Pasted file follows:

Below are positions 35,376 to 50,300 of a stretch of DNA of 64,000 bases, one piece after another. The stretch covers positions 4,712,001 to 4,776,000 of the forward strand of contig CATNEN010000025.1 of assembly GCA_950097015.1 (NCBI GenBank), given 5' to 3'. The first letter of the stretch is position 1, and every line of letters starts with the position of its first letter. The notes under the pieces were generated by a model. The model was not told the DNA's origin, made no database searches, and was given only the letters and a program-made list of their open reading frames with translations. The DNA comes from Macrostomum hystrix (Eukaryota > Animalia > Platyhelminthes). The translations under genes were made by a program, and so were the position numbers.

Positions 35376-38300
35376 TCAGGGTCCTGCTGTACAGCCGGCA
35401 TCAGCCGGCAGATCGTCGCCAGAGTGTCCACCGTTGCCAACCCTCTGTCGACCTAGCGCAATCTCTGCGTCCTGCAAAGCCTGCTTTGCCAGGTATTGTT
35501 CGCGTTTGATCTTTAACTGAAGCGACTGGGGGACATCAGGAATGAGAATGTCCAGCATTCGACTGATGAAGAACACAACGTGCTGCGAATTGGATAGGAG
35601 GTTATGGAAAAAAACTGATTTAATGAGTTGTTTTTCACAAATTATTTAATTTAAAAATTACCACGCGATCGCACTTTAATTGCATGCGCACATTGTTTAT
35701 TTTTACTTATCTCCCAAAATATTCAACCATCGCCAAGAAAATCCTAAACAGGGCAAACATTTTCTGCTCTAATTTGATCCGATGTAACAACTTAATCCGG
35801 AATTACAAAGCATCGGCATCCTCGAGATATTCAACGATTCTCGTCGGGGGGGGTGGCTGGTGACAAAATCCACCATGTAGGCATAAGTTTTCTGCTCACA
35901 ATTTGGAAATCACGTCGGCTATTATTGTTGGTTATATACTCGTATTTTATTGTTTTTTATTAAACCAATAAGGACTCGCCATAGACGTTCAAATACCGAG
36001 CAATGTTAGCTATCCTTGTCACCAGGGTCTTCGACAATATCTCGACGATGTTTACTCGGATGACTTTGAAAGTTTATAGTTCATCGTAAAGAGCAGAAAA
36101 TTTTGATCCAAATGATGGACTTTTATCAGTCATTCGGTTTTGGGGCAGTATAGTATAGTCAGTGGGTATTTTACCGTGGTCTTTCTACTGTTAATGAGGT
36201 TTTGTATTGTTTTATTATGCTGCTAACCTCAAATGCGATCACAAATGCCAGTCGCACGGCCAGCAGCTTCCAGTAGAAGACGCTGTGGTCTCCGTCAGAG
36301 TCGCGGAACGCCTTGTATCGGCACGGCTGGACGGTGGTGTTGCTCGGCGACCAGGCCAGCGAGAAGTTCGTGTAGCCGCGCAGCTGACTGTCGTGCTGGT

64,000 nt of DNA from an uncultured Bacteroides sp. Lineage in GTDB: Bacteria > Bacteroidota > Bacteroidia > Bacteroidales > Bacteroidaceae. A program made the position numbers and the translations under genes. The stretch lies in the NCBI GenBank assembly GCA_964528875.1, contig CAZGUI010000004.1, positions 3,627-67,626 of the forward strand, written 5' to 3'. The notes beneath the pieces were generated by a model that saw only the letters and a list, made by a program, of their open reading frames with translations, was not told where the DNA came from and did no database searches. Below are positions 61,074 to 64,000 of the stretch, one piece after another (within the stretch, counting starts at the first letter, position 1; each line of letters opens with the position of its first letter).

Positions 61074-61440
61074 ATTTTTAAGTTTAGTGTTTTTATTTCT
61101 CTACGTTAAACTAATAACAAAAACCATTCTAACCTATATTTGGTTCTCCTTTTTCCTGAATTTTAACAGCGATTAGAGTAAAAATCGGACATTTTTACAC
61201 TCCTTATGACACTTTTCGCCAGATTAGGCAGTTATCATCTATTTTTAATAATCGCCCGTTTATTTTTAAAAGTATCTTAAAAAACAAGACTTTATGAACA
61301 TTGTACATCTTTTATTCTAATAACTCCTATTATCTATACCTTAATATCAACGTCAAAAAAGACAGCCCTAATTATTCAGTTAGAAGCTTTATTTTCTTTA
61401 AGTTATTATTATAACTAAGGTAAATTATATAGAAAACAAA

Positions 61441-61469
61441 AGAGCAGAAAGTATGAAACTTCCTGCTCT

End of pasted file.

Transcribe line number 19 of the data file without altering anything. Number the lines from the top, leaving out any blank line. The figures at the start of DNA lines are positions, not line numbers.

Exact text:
61301 TTGTACATCTTTTATTCTAATAACTCCTATTATCTATACCTTAATATCAACGTCAAAAAAGACAGCCCTAATTATTCAGTTAGAAGCTTTATTTTCTTTA